The UDHR (Universal Declaration of Human Rights) has often been criticized as a document that enshrines Western values, mores, and norms. Critics often argue that since these values have been documented by the West, they then reflect Western interests and are therefore used as a weapon of cultural hegemony. Others argue that human rights emanate from a European Judeo-Christian tradition and so, cannot be applied to other societies that do not emulate the conditions and values of “Western societies.” 

These claims are highly problematic as they exclude a large bloc of the world that opposes Western globalization, exempting them from the ethical obligation to abide by the Universal Declaration of Human Rights. The UDHR document must not only be abided by, but also promoted as fundamental to all international moral frameworks.  

Upfront, claiming that the UDHR is a Western document would imply that Western states unanimously agree on the content of the document, while non-Western states would disagree. 

The reality is that not all Western countries ratified the UDHR during the first round of ratifications. In fact, Canada, a state that Human Rights Watch says enjoys a global reputation as a defender of human rights, had abstained from signing the document during the first round of ratifications at the General Assembly in 1948.  

The previous argument implies that non-Western states would tend to disagree with the document. But most Muslim-majority countries that were then members of the United Nations signed the Declaration in 1948, including Afghanistan, Egypt, Iraq, Iran, and Syria, which has an overwhelmingly Muslim population but an officially secular government that also voted in favor.

A leading counterargument is the example of Lebanon, a state renowned for its sectarian division and powerful religious authority, both Christian and Muslim. Not only did Lebanon vote for the Declaration in 1948, but technically took part in the drafting of the UDHR. That is because Charles Malik, a Lebanese political figure, was a leading member of the drafting committee.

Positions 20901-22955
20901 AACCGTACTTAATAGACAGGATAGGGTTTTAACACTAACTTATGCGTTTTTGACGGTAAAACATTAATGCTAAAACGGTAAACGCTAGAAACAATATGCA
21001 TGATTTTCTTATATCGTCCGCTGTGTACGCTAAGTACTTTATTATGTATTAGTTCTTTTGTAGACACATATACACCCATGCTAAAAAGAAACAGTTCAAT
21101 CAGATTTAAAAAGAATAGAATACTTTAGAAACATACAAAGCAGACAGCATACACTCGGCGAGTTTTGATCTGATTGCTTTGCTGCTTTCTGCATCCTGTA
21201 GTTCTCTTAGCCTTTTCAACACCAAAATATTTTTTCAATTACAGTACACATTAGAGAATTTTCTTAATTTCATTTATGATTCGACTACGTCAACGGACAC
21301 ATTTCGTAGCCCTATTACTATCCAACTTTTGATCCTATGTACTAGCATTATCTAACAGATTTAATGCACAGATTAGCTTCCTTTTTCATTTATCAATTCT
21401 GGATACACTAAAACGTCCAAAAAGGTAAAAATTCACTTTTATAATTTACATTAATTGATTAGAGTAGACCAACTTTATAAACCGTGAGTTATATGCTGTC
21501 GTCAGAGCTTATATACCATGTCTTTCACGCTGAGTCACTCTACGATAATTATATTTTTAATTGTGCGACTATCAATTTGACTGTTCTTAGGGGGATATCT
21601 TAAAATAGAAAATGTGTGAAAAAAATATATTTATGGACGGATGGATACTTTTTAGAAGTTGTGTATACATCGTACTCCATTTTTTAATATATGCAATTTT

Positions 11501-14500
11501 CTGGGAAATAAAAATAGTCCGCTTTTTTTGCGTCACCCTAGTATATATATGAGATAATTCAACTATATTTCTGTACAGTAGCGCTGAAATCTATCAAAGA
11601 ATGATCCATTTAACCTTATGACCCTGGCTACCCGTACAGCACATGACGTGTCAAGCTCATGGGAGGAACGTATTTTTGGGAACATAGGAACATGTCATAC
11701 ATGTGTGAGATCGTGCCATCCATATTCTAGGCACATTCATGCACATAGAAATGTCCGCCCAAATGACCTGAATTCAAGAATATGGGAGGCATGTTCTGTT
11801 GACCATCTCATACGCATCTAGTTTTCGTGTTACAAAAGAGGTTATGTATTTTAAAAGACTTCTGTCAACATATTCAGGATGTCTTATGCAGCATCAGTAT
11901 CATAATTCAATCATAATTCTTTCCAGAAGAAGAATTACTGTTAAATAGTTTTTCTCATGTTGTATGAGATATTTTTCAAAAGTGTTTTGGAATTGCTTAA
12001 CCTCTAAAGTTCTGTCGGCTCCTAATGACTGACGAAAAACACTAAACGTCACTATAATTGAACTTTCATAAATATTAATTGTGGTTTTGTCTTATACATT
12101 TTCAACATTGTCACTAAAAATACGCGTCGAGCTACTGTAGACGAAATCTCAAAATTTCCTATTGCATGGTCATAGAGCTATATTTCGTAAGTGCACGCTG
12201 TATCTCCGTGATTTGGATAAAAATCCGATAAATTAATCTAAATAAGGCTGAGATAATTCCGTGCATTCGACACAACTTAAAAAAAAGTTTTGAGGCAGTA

The example of Charles Malik also counters the criticism the UDHR is facing, given that  members of the drafting committee were not exclusively Western or Christian. Certainly, there were Western figures such as Eleanor Roosevelt from the United States and John Peters Humphry from Canada, but members of the drafting committee had come from all around the world—including the Middle East, Far East, and South-East Asia. And yes, the repetition of the word “East” is part of the argument.

The first session of the Drafting Committee on International Bill of Rights, Commission on Human Rights, at Lake Success, New York, on Monday, 9 June 1947.

How could the document then be considered Western if it were drafted by members from all around the world? Surely if the articles had contradicted moral values existing in other parts of the world, there would have been objections to the implementation of these articles. The diversity of the drafting members in gender, race, religion, and ethnicity served as a balance to reach common ground on the fundamentals of what human rights are.

You would expect Western countries to abide by the text, in the opinion of the critics that enshrine the UDHR as a Western or Christian document, but that is simply not the case. In 2014, then-President of the United States, Barack Obama, admitted that the Central Intelligence Agency (CIA) had “tortured some folks” in an attempt to retrieve key information about the terrorist organization Al-Qaeda.